"It wasn't a hard recruit," recalls James. "He fell in love with the mountains and the campus. We took him along the Provo River and Hobble Creek and Utah Lake. He loved what he saw. And we explained the benefits of altitude training and running in the mountains."
BYU coaches decided to redshirt Danielson that season to enable him, under the NCAA rules of the day, to be eligible to compete in the NCAA championships as a senior. During his first collegiate season, Danielson was able to compete in a couple of meets independently and ran 4:03 in an indoor mile race and 8:44.4 in an outdoor two-mile race, marks that are all the more impressive when the altitude is considered. That should have demonstrated to Danielson that his training program was on the right path, but it wasn't enough.
"He had a tremendous capacity to work hard," says James. "We'd run 12 to 14 quarters (in a training session) and he would want to do more. I remember a couple of times we'd go on a six- or seven-mile run, and he'd come back and want to do 10 quarters at 60 seconds on the track."
His high school workouts were high-volume, intense affairs that defied the traditional, more judicious training philosophy of following speed days with an easier, less intense recovery day, which enabled the body to recover. The Times reported, "In high school, he trained twice a day, sometimes even three times. (Danielson) recalled his weekly speed work during the track season: Monday, eight repeats of 440 yards; Tuesday, 20x220 yards (in 24 seconds); Wednesday, 40x110 yards; Thursday, a warm-up and strides; Friday, meet day; Saturday and Sunday, a 15-mile run."
At BYU, James urged a more prudent approach. "I tried to talk to him," says James. "I'd tell him, 'Look, you're running at altitude. You can do a few less up here and it will be the equivalent of a few more at sea level.' He struggled with that. But more than anything else, when you're that good I guess you think you're going to keep improving and improving and improving, and he would have — there's no question in my mind that he would have — but he was too impatient. An individual can be so motivated that he has the ability to destroy himself."
While Danielson was unhappy about his performances and training, he was also struggling with another challenge.
"He was lovesick," says James.
Danielson's high school sweetheart remained in California when he left for Provo. According to James, she visited Danielson in Provo for a week. When she returned home, says James, "Tim couldn't quite handle being away from her."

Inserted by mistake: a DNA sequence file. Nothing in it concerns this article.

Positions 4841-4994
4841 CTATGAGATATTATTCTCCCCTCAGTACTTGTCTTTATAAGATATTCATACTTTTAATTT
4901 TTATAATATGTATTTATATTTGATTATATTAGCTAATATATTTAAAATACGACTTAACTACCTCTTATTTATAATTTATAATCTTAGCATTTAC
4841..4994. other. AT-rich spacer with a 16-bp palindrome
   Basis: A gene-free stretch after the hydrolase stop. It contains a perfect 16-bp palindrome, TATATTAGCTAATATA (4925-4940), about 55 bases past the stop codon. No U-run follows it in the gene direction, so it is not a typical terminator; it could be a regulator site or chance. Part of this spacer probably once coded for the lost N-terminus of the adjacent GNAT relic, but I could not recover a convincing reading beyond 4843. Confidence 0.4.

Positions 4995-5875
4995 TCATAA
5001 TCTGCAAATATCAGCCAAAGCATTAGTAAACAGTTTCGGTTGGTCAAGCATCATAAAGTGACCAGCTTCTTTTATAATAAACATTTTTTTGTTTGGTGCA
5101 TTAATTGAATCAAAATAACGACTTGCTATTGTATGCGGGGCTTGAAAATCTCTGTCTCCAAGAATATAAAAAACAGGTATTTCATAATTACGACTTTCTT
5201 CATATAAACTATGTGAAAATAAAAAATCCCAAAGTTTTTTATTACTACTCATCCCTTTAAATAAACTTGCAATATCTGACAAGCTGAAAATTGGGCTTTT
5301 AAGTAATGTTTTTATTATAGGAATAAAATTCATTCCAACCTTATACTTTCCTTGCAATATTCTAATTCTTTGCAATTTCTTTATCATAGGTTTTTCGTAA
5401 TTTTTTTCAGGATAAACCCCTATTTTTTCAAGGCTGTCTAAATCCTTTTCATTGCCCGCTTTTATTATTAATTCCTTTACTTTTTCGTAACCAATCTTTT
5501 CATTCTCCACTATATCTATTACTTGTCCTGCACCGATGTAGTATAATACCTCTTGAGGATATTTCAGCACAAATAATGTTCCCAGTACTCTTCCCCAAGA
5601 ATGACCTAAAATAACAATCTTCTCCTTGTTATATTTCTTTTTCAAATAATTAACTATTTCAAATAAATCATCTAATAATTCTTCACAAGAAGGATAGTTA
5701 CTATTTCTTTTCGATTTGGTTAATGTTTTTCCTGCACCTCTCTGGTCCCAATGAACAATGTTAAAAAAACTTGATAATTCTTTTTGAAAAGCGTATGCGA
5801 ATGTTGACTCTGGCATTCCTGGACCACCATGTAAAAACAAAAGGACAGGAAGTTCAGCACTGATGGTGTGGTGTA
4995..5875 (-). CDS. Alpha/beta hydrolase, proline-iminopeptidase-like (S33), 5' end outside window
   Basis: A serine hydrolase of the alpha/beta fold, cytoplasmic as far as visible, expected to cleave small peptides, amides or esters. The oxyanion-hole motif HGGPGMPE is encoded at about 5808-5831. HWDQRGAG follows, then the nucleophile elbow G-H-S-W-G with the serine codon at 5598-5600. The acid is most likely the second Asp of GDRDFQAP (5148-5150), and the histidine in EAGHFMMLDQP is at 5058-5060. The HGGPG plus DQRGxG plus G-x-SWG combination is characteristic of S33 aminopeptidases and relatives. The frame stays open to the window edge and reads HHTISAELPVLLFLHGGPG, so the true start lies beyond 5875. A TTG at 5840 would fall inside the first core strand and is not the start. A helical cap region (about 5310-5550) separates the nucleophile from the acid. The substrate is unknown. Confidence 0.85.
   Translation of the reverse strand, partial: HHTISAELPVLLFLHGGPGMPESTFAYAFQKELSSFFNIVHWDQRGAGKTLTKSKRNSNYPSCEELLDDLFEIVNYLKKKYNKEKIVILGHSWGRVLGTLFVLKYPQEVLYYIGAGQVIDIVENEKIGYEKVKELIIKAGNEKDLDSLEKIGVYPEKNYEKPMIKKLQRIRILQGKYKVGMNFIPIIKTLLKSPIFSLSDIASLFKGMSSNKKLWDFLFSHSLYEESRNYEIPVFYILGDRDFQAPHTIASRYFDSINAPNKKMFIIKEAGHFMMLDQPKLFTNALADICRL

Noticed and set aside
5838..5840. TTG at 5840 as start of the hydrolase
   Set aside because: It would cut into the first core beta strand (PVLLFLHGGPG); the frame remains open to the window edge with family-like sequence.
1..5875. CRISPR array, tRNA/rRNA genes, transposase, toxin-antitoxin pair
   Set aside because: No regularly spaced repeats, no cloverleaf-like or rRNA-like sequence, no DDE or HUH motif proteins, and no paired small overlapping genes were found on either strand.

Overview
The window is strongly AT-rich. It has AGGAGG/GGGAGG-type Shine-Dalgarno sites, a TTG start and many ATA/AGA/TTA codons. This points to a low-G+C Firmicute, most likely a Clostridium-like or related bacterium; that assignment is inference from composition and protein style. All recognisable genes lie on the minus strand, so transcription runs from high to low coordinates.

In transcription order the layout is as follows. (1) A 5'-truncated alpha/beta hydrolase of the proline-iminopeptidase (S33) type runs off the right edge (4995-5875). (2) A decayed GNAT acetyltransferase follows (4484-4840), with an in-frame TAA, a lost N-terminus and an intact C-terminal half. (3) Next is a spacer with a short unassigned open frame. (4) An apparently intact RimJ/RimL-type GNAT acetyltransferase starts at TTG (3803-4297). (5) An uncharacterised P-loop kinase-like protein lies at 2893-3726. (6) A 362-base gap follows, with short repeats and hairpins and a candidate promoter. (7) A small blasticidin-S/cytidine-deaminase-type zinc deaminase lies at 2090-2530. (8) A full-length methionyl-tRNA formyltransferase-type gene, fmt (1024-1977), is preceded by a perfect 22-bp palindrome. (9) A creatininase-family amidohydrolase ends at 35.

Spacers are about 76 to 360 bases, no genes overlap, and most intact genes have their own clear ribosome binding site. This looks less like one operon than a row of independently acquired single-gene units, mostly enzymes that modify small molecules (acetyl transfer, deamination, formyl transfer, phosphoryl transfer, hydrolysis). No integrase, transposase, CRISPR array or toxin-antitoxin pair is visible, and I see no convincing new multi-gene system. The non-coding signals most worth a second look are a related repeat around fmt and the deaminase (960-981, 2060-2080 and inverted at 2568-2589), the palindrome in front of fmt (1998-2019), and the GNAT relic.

As James and Hirschi recalled, Danielson never struggled with life at the Mormon Church-owned school.
"There was no problem with being accepted," says James. "There wasn't a religious problem. He never complained about those (required religion) classes. And he never had a drinking problem at BYU. I never knew of one drinking episode."
Says Hirschi, "I recruited him, so I spent a lot of time with him. It was always my impression that he was an exceptional young man. There was nothing going on here as far as untoward behavior is concerned. He was just a good kid."
At the end of his freshman season, though, Danielson left for California — never to return.
"He was a real nice kid; he really was," says James. "But he just had a hard time handling that love syndrome. We tried everything we could to talk him out of leaving."
Says Hirschi, "In the long run, redshirting him was a bad idea. He was training all the time, but not racing. It's a long, cold spring. I suppose if he had competed as a freshman, he might have stayed with us."
A couple of months after leaving BYU — and still fit largely from the training he had done in Provo — he entered what would become a historic mile race in Bakersfield, Calif., competing head to head with Ryun and the latest high school mile phenom, Liquori. The 20-year-old Ryun clocked 3:51.1 — a world record that would last eight years. Liquori came home in seventh in 3:59.8 to become the third member of the prep sub-four club. Danielson was eighth in 4:00.6.
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